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a refund by 2016. do you support using a four state need or returning it to taxpayers? it toould return taxpayers. our challenge in colorado, i think, is to limit spending, first and foremost. i have to note that right out of the chute here on the governors watch state employment has ballooned and within the executive branch within the post it grew by 91%, some 20 million in one year. it looks like an opportunity to reduce spending while we continue to grow the colorado economy. it is not the government that needs more money and opportunity , it is the people of colorado. specifically in the eastern plains. first and foremost we should
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constrain the spending on the part of government and give people a chance to recover. >> mr. hickenlooper? all, the washington way -- i'm not sure for that statistic comes from. -- "the the denver post thatr post" -- i'm sure there's a source for that, but that would be a ludicrous increase. giving the money back to the citizens makes a lot of sense, but there are a lot of competing needs and we have been approached by all manner of constituents looking at the ways and places that it might benefit . i think the vast majority of people tend to feel that that money would make a difference in their lives. i think it is important to wait and hear out everyone and what they are saying. not sure that we are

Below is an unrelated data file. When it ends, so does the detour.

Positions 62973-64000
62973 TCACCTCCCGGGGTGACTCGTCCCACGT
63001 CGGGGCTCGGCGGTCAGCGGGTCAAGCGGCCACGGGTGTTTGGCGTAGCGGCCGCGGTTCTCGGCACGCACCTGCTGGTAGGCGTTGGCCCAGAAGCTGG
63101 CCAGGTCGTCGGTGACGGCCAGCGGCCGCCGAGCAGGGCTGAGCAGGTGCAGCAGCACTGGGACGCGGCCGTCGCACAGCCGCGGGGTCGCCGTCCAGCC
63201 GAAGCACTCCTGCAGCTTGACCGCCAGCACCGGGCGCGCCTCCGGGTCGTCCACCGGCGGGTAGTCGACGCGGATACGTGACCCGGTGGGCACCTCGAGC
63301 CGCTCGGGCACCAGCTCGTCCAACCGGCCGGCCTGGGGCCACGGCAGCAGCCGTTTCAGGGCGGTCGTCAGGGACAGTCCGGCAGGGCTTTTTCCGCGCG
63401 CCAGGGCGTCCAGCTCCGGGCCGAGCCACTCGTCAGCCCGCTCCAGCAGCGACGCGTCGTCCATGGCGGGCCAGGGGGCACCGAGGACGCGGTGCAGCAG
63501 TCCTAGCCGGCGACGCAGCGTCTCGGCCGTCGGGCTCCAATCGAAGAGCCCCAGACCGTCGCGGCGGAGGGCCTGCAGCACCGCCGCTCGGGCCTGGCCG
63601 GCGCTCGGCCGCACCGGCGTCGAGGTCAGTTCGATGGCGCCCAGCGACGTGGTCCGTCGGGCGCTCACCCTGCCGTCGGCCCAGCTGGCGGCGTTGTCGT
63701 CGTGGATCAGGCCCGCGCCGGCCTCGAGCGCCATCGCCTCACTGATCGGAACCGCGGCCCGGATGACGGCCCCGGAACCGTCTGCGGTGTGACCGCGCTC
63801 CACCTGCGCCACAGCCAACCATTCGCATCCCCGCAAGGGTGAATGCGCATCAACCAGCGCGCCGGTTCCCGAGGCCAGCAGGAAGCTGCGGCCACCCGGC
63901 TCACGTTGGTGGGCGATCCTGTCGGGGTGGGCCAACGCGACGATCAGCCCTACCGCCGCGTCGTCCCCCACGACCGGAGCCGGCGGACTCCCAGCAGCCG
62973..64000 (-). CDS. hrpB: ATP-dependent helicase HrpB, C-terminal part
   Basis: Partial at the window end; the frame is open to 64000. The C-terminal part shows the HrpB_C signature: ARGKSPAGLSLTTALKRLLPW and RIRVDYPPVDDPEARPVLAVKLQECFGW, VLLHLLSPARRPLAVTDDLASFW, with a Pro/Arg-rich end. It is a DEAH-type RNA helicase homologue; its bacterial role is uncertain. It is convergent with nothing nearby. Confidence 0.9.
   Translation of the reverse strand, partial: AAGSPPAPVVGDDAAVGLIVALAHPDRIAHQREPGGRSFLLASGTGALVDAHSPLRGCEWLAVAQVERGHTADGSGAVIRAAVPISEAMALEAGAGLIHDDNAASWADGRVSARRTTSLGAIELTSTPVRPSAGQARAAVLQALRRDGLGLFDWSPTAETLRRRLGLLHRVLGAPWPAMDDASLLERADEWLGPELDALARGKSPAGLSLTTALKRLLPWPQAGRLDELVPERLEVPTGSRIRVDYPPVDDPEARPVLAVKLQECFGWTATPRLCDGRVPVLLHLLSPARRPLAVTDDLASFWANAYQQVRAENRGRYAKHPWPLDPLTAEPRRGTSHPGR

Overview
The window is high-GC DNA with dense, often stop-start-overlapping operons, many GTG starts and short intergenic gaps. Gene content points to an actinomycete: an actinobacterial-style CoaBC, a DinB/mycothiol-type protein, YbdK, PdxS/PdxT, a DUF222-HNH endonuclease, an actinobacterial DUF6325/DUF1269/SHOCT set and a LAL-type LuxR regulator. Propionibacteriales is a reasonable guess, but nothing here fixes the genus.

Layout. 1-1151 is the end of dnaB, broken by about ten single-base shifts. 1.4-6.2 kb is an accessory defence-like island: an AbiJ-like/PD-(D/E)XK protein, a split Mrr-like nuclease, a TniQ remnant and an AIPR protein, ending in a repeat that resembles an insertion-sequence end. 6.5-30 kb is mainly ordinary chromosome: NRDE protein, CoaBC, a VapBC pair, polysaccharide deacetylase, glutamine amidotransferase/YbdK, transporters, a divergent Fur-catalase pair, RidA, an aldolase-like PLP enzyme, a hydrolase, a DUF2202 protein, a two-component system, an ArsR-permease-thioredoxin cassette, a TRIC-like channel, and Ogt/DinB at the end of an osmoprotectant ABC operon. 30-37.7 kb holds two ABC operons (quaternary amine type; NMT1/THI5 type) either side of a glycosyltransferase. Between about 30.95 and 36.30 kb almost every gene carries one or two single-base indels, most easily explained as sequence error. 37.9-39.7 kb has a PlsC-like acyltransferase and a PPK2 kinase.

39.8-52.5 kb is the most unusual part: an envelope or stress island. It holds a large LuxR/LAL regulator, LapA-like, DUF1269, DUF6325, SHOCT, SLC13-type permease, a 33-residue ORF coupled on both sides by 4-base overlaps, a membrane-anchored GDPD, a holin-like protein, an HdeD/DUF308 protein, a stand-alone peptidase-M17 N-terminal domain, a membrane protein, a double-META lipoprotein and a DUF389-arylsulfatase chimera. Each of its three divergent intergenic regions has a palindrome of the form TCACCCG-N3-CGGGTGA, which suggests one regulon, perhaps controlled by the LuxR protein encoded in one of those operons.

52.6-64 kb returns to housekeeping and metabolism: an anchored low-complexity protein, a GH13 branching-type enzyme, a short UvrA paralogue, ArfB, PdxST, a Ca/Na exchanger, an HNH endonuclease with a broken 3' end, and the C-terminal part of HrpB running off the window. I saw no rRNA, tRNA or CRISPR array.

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missing an opportunity. there are several different ways that you can refund it to people. , how would you -- >> and i have mice -- my 32nd rebuttal? >> of course. >> i believe the facts as reported in the press. state unemployment in total is at 17%. it looks like the best place to apply for work in colorado is the office of the governor. there are a lot of people in colorado -- let me emphasize, mesa county last year shrunk in economic growth. it went backwards. water.and el paso tread the first thing we have to do after four years of this administration is make sure that all of colorado gets moving. >> mr. beauprez -- mr. hickenlooper, how
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would you suggest a state use the money? we are following up on the last question. >> my guess is that the citizens are going to want it returned to them. the question is -- is it done through a basis of income tax and return of income tax in a variety of other ways? different constituencies have already kind of reached out to education, we are still woefully behind on the funding compared toation the rest of the country. k-12 education has made several requests for restoration of some of their funding. i'm trying to think, there was one -- the number of folks on ,he economic development side small and struggling counties have said -- is there not a way to get more support for us?